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Indian Captive, Indian King

Indian Captive, Indian King

Peter Williamson in America and Britain

Timothy J. Shannon

ISBN 9780674976320

Publication date: 01/15/2018

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In 1758 Peter Williamson appeared on the streets of Aberdeen, Scotland, dressed as a Native American and telling a remarkable tale. He claimed that as a young boy he had been kidnapped from the city and sold into slavery in America. In performances and in a printed narrative he peddled to his audiences, Williamson described his tribulations as an indentured servant, Indian captive, soldier, and prisoner of war. Aberdeen’s magistrates called him a liar and banished him from the city, but Williamson defended his story.

Separating fact from fiction, Timothy J. Shannon explains what Williamson’s tale says about how working people of eighteenth-century Britain, so often depicted as victims of empire, found ways to create lives and exploit opportunities within it. Exiled from Aberdeen, Williamson settled in Edinburgh, where he cultivated enduring celebrity as the self-proclaimed “king of the Indians.” His performances and publications capitalized on the curiosity the Seven Years’ War had ignited among the public for news and information about America and its native inhabitants. As a coffeehouse proprietor and printer, he gave audiences a plebeian perspective on Britain’s rise to imperial power in North America.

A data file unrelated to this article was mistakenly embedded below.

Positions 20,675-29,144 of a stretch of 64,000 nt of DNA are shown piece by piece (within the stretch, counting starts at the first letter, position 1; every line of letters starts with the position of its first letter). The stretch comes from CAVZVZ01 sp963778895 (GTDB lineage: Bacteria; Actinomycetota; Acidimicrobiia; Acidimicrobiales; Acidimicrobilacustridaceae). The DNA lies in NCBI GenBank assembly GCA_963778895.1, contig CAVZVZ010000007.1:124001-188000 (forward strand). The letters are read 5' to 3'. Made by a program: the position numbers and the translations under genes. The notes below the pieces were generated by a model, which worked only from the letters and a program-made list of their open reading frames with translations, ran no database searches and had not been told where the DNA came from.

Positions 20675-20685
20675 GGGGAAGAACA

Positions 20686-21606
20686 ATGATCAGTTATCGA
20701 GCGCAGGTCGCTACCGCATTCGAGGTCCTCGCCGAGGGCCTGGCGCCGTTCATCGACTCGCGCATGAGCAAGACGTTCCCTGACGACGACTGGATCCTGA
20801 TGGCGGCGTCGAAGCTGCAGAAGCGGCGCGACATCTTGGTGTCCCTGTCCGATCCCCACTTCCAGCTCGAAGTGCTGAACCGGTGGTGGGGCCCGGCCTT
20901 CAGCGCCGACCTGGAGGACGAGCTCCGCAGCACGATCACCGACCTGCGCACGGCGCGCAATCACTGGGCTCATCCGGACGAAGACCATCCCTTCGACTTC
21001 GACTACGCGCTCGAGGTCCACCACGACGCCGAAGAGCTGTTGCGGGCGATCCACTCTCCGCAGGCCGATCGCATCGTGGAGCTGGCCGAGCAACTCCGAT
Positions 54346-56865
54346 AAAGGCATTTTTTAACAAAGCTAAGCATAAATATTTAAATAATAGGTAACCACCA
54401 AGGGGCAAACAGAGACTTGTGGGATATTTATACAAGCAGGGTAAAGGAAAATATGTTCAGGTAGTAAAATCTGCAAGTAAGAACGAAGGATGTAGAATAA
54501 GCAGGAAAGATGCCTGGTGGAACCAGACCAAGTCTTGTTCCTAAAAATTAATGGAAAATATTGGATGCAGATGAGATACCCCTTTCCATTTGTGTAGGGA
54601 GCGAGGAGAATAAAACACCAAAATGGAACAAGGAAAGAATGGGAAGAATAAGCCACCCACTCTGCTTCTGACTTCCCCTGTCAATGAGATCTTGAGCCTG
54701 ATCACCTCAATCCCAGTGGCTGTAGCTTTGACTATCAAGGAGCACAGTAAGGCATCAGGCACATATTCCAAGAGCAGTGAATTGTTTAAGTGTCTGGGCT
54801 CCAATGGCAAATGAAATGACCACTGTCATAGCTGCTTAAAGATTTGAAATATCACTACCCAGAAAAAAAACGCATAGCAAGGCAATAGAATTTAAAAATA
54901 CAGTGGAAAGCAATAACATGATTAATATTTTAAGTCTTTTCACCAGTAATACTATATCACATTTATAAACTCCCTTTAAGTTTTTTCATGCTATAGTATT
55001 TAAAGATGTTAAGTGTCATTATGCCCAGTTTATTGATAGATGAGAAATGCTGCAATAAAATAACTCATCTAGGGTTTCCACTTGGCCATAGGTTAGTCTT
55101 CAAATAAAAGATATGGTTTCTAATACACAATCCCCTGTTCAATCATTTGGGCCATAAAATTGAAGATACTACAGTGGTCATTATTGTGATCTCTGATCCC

Indian Captive, Indian King is a history of empire from the bottom up, showing how Williamson’s American odyssey illuminates the real-life experiences of everyday people on the margins of the British Empire and how those experiences, when repackaged in travel narratives and captivity tales, shaped popular perceptions about the empire’s racial and cultural geography.


  • The compelling story of one man’s remarkable experiences both as a victim of imperial cruelty and as a beneficiary of imperial opportunities, Shannon’s book nicely illustrates the paradoxes of empire for Britons of the eighteenth century. This is a valuable contribution to the history of the British Atlantic world and the experience of empire by people on both sides of the Atlantic.

    —Brian Cowan, McGill University


  • 2019, Winner of the The Frank Watson Book Prize


  • Timothy J. Shannon is Professor of History at Gettysburg College in Gettysburg, PA.

Book Details

  • 360 pages
  • 6-1/8 x 9-1/4 inches
  • Harvard University Press